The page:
Civil court orders aimed at stopping sex offenders from preying on children after they are released from jail are "not fit for purpose" and are failing to protect children from sexual abuse, a report has found.
The report, which follows a review of civil prevention orders, said current legislation is "over-complicated" and that civil orders, including those which ban people from travelling abroad, are failing to deliver. It follows a review commissioned by Peter Davies, from the Association of Chief Police Officers (Acpo) into the use of civil court orders.
Its report, obtained by the BBC, comes as new figures from Ceop showed a record number of children were protected from sexual abusers in the past year.
The report into civil court orders, carried out by child protection experts including police and lawyers and experts from Ceop, said: "The existing legislative regime is not fit for purpose and is failing to deliver the quality of protection children deserve from sexual abuse. The statutory regime is not fit for purpose in relation to many high risk offenders, and most particularly insofar as it relates to FTOs (Foreign Travel Orders)."
It said current legislation was "over-complicated", and added: "The number of recorded civil prevention orders reflected in the review are grossly disproportionately low relative to the numbers of offenders representing a significant risk of harm to children."
The authors said the system should be simplified so that three forms of prevention orders are replaced by a single order. They also recommended that the range of authorities that could apply for such orders is extended to include those in Ceop or the National Crime Agency.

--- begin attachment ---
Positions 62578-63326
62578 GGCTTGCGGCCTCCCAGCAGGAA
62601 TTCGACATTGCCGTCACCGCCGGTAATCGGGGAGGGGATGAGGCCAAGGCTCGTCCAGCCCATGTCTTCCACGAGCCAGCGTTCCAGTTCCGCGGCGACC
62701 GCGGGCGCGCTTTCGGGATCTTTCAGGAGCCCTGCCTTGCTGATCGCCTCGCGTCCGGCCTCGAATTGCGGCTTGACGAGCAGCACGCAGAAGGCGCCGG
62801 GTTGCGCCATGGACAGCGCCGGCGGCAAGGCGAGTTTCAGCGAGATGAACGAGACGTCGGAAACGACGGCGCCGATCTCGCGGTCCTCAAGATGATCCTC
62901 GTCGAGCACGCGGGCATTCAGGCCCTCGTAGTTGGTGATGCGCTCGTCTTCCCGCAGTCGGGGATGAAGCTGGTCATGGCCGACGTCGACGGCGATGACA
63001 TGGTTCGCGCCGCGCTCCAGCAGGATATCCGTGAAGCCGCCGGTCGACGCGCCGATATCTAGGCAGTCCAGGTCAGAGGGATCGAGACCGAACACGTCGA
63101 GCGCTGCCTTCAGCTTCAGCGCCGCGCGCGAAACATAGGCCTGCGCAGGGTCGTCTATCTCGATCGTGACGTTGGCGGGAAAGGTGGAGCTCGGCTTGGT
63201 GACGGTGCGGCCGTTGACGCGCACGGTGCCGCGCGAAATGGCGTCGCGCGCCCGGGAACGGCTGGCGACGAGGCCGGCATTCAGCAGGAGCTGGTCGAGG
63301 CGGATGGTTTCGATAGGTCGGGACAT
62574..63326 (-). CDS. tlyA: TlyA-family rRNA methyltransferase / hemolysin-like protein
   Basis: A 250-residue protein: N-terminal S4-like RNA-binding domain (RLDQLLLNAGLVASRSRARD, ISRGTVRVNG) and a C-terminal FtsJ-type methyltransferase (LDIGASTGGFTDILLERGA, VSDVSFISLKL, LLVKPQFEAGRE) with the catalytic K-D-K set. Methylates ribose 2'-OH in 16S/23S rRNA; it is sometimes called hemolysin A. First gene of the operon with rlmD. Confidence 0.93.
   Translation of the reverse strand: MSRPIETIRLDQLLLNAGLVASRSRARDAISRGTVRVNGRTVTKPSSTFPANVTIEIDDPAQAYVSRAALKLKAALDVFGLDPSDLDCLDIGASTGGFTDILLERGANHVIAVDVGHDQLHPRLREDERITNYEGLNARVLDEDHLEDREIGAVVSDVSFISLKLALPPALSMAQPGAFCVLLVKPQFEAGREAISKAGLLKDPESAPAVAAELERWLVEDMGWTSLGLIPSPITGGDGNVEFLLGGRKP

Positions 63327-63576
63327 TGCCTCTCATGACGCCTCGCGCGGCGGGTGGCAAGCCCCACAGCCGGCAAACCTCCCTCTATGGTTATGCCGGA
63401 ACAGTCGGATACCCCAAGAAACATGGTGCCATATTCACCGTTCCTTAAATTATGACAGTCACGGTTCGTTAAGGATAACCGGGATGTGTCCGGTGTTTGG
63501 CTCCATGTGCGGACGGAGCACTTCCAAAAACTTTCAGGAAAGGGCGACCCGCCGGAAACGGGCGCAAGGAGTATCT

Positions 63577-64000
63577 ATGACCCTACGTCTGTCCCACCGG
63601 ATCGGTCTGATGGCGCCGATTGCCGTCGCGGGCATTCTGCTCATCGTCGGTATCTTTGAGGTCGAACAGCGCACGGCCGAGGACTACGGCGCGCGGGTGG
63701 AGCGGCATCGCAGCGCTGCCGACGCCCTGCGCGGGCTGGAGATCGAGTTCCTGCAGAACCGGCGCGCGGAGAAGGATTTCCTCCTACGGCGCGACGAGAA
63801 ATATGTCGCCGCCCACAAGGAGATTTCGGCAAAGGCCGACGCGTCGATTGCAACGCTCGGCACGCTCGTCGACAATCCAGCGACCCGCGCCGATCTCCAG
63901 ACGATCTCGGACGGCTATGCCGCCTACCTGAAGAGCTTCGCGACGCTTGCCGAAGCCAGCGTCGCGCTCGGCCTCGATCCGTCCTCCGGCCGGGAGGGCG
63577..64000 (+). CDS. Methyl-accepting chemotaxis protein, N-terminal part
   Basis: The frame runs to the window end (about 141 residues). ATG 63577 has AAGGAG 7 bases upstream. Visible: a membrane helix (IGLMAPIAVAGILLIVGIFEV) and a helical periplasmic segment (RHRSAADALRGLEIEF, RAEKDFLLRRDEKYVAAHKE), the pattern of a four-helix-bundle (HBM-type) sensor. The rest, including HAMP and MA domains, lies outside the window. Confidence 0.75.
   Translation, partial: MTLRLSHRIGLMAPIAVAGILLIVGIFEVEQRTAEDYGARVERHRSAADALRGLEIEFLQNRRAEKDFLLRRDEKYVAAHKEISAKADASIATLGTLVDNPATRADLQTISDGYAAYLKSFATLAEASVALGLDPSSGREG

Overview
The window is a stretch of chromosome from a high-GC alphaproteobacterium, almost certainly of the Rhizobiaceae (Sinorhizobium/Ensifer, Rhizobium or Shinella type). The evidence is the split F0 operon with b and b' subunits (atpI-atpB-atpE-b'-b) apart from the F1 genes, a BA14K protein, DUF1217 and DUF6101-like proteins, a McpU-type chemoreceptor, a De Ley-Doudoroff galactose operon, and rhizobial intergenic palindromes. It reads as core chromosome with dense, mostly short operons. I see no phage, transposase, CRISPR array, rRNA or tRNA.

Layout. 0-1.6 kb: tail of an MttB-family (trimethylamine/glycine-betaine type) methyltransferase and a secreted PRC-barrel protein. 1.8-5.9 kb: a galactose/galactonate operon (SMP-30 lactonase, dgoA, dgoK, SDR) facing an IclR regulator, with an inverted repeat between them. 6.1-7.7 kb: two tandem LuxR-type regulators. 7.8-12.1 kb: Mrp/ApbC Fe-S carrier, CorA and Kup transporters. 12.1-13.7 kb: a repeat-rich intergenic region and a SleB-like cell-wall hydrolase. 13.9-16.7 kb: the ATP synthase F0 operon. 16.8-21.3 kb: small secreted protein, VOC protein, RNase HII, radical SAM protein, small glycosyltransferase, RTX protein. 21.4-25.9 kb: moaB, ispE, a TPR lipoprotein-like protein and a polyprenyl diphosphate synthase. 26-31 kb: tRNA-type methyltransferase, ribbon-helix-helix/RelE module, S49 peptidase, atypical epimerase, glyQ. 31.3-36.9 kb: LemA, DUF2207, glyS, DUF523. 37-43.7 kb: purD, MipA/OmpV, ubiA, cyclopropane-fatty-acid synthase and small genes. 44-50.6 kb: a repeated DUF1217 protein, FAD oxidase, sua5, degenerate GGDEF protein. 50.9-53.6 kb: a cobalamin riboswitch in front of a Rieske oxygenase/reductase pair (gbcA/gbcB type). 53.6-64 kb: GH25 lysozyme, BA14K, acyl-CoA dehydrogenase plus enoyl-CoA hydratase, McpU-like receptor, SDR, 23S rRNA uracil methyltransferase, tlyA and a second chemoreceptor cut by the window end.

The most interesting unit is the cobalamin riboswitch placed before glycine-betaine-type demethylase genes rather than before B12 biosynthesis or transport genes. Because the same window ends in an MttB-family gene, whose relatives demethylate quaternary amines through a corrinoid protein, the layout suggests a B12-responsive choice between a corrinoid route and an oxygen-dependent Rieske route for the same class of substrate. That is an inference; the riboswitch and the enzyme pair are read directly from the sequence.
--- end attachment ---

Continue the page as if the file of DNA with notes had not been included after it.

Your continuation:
Christine Beddoe, one of the authors, told BBC Radio 4: "Between 2008 and July 2012, 303 British sex offenders had been arrested abroad which is a phenomenal amount and clearly shows something is not working", adding: "There's a lack of information and understanding of what can be done."
The report comes as new figures from Ceop showed a record number of children were protected from sexual abusers in the past year. The child protection agency safeguarded 790 children in 2012/13, an increase of 85% on the previous year. Ceop received 18,887 reports of abuse in the past 12 months, which was 14% more than the year before.
It warned that the growing availability of high-speed internet around the globe is likely to increase the threat to children.
Ceop chief executive Peter Davies said: "Despite our successes, we aren't complacent. We recognise that the world is constantly changing and offenders will continue to seek new ways to abuse children, which is why our work with partners around the globe is constantly evolving to ensure we're always one step ahead of abusers."